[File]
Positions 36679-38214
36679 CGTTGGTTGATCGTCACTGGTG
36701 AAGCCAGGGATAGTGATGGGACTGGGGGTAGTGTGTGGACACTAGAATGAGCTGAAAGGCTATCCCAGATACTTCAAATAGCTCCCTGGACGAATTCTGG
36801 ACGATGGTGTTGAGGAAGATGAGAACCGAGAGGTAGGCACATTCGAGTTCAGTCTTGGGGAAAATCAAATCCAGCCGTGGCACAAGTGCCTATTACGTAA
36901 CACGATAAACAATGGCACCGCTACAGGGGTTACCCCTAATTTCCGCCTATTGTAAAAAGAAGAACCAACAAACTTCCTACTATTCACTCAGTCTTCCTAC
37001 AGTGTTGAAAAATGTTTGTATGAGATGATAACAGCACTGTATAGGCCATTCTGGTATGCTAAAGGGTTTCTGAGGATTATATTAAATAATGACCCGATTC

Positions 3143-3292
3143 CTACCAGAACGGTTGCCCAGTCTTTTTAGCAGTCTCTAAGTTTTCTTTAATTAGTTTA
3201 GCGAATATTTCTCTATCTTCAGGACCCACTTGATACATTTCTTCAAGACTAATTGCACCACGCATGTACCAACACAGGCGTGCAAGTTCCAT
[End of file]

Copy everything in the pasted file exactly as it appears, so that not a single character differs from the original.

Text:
Positions 36679-38214
36679 CGTTGGTTGATCGTCACTGGTG
36701 AAGCCAGGGATAGTGATGGGACTGGGGGTAGTGTGTGGACACTAGAATGAGCTGAAAGGCTATCCCAGATACTTCAAATAGCTCCCTGGACGAATTCTGG
36801 ACGATGGTGTTGAGGAAGATGAGAACCGAGAGGTAGGCACATTCGAGTTCAGTCTTGGGGAAAATCAAATCCAGCCGTGGCACAAGTGCCTATTACGTAA
36901 CACGATAAACAATGGCACCGCTACAGGGGTTACCCCTAATTTCCGCCTATTGTAAAAAGAAGAACCAACAAACTTCCTACTATTCACTCAGTCTTCCTAC
37001 AGTGTTGAAAAATGTTTGTATGAGATGATAACAGCACTGTATAGGCCATTCTGGTATGCTAAAGGGTTTCTGAGGATTATATTAAATAATGACCCGATTC

Positions 3143-3292
3143 CTACCAGAACGGTTGCCCAGTCTTTTTAGCAGTCTCTAAGTTTTCTTTAATTAGTTTA
3201 GCGAATATTTCTCTATCTTCAGGACCCACTTGATACATTTCTTCAAGACTAATTGCACCACGCATGTACCAACACAGGCGTGCAAGTTCCAT